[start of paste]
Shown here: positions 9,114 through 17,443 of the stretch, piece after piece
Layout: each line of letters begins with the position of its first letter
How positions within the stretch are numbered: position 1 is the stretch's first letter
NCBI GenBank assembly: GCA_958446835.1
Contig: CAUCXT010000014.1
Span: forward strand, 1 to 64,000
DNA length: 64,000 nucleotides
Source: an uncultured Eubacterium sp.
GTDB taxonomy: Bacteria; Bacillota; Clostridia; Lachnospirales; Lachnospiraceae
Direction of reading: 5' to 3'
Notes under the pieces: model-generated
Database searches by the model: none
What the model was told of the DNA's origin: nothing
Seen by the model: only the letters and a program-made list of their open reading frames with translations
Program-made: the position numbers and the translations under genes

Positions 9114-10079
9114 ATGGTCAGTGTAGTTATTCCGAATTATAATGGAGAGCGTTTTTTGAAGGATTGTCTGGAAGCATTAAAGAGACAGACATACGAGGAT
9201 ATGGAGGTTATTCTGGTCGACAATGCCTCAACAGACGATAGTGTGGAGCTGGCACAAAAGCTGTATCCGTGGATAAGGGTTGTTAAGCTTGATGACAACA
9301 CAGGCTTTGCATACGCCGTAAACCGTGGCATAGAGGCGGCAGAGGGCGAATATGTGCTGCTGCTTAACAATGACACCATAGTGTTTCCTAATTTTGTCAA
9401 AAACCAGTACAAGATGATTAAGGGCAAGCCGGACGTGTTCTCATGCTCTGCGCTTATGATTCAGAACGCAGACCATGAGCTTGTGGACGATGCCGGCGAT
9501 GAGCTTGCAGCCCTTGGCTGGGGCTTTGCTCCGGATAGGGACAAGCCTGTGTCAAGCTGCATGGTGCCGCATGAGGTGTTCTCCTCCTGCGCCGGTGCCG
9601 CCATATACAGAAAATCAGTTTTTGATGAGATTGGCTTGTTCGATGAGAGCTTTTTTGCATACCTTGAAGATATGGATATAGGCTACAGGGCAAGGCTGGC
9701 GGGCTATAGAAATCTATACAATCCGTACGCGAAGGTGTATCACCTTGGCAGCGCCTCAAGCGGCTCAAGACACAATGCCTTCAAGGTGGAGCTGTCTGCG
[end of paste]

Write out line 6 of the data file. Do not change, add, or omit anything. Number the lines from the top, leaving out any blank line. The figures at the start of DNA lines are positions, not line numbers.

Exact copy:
Span: forward strand, 1 to 64,000